Children housed in Emsworth under the family separation policy are back with their families

The federal immigration crackdown sent an unknown number of children to Holy Family Institute.

Holy Family Institute on Ohio River Boulevard in Emsworth.

Holy Family Institute on Ohio River Boulevard in Emsworth.

Colin Deppen / The Incline

The migrant children housed at the Holy Family Institute in Emsworth this summer amid a federal crackdown on illegal border crossings have all been reunited with their families, a spokesperson for the Institute said.

“I am pleased to share that all of the children who were separated from their families earlier this year at our border with Mexico have been reunited. It was an emotional summer and early fall for all who cared for these children at Holy Family, and we were honored to serve them,” Holy Family Institute President and CEO Sister Linda Yankoski wrote in an open letter published Monday.

The Institute hosted an unpublicized number of migrant children who were placed there by federal authorities after being swept up in the Trump administration’s controversial effort to enforce a policy of separating parents and children caught crossing the southern border illegally.

Reached by phone Thursday, Yankoski said she couldn’t go into greater detail. She cited restrictions on speaking with reporters without first receiving approval from the Office of Refugee Resettlement. The ORR monitors the Institute’s contract with the federal government for services the Institute provides to children migrants taken into custody by federal immigration authorities. The office did not respond to a request for comment this week.

A separate response from the U.S. Department of Health and Human Services’ Administration for Children and Families declined comment citing policies in place to “protect the privacy and security of the unaccompanied alien children…”

In her letter, Yankoski said the Institute, a Catholic nonprofit, is committed to providing shelter and supportive services to children like these “who arrive year-round and typically stay at Holy Family 30-45 days.” It began providing care in such cases in 2014 and did so again in 2016.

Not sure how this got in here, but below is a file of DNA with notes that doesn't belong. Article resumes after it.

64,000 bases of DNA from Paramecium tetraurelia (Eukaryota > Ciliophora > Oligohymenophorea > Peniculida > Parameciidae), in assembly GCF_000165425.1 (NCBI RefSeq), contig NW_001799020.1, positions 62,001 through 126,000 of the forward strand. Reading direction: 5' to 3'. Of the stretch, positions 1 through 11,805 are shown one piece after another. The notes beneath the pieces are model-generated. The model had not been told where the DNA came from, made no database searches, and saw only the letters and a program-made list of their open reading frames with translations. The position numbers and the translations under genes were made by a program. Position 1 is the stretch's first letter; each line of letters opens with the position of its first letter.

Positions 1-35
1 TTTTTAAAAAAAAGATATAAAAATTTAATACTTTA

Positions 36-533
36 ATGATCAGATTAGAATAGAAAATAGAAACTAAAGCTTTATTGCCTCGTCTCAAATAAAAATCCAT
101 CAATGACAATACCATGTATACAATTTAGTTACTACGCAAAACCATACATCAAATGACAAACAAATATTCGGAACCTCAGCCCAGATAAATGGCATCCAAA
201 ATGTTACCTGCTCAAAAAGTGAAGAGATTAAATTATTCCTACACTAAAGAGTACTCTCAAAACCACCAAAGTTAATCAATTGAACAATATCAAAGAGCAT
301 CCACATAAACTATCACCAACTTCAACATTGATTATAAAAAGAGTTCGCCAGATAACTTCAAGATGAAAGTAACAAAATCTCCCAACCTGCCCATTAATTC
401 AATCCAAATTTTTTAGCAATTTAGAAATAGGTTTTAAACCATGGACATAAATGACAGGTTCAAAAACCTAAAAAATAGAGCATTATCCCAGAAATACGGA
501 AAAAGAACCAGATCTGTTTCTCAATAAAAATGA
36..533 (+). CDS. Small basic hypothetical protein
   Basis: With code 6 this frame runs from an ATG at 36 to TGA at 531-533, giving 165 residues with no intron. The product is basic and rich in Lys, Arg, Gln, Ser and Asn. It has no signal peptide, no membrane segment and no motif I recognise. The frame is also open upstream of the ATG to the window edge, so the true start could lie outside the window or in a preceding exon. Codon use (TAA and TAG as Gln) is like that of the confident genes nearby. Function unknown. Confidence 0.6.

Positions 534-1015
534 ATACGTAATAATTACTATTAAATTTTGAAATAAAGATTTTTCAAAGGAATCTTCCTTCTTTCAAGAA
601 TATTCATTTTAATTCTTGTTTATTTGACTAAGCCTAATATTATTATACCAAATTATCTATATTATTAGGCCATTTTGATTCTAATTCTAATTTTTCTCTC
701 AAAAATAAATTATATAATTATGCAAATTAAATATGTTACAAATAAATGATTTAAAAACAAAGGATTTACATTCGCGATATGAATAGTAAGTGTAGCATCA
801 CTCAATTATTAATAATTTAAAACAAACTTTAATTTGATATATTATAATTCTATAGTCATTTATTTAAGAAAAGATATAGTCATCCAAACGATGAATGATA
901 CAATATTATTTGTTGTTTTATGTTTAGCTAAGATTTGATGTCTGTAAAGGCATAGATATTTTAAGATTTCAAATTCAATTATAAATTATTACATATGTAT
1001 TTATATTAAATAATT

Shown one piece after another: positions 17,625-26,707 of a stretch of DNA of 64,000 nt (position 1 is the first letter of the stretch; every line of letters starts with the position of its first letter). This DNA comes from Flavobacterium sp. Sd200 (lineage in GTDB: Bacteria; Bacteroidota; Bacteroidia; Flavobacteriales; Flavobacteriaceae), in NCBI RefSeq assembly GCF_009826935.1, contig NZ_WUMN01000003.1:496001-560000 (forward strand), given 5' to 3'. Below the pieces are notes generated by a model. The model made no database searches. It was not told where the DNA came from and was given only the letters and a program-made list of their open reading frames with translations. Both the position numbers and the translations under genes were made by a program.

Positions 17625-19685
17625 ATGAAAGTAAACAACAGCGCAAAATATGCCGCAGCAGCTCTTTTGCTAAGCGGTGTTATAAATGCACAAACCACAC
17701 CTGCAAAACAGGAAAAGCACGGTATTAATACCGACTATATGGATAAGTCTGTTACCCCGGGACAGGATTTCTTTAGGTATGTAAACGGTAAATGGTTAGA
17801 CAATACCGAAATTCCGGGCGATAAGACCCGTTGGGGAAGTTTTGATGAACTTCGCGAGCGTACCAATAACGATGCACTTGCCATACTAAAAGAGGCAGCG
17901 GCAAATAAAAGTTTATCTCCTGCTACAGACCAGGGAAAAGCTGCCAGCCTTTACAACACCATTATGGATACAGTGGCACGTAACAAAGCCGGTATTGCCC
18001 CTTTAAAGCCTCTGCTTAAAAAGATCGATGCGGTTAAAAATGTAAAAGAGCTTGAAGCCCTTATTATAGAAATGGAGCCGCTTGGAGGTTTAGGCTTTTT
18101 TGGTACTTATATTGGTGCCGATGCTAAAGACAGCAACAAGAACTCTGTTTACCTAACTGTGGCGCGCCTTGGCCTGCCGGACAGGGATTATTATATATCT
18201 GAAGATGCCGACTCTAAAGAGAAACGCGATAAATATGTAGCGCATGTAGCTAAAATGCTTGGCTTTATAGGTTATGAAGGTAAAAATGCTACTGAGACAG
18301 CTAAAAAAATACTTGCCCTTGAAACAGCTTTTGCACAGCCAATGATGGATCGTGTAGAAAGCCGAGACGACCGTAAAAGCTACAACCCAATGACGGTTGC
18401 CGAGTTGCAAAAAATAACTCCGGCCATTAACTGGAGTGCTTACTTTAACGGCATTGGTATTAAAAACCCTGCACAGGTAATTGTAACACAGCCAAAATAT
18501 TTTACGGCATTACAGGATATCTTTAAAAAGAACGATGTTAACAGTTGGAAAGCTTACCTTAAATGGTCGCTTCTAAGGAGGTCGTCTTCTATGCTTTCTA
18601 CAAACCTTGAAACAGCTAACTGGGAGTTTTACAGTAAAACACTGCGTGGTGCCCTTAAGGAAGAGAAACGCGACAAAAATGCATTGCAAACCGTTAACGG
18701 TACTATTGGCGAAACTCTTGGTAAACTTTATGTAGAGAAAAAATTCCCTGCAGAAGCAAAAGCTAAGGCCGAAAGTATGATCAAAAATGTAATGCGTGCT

Yankoski added, “Our Journey of Hope initiative remains active as the crises of unaccompanied children arriving at our borders continues.”

In the phone interview with The Incline, Yankoski would not say if the Institute is currently housing other children.

The Institute’s reunification announcement came as immigration is again dominating national headlines with a caravan of some 5,000 migrants from countries like Honduras, Guatemala and El Salvador, three of the most dangerous on earth, continuing to make its way north.

Earlier this year, a federal judge in California ordered U.S. immigration authorities to reunify roughly 2,600 families that were separated under President Donald Trump’s “zero-tolerance” policy, USA Today reported at the time. As of two weeks ago, the government was still detaining 245 children. Trump signed an executive order effectively ending the policy in June amid a public uproar.

After reunification, families are often allowed to stay in the U.S. under GPS monitoring while they wait to appear at immigration or asylum hearings, NPR reported. The vast majority of these immigrants will not be allowed to stay. This includes reunified families and children like those formerly housed at Holy Family Institute.

The administration is now considering resuming family separations, per NPR — or allowing “voluntary” family separations, according to The New York Times — as a way of deterring asylum-seeking migrants and those in the caravan from crossing into the country illegally.

At Holy Family Institute, Yankoski said they remain committed to housing the children caught in the middle of all this.

“They are some of the most vulnerable in the world — fleeing violent regions and enduring long and perilous journeys in search of a better life and future,” Yankoski wrote in the open letter.

The children housed there this summer ranged in age from 4 to 17 and hailed from countries in central America including Honduras, Guatemala and El Salvador, the Post-Gazette reported. Children who crossed the border by themselves were also staying at Holy Family, but the Institute would not specify how many children of each group were there.

The Institute provided periodic updates on its website, writing in July, “all of the children in our care who were separated from their families are in telephone contact with them, and some have been reunited. We are working diligently with the Office of Refugee Resettlement to reunite the remaining families. We will post an update here when all families are together again.”

That update came this week.

In her written comments, Yankoski is clear in communicating the Institute’s commitment to providing “shelter and education for immigrant children who arrive at our border with Mexico without parents or legal guardians,” adding, “The plight of these children is heartbreaking, but while they are at Holy Family we do our best to make them feel safe, loved and hopeful.”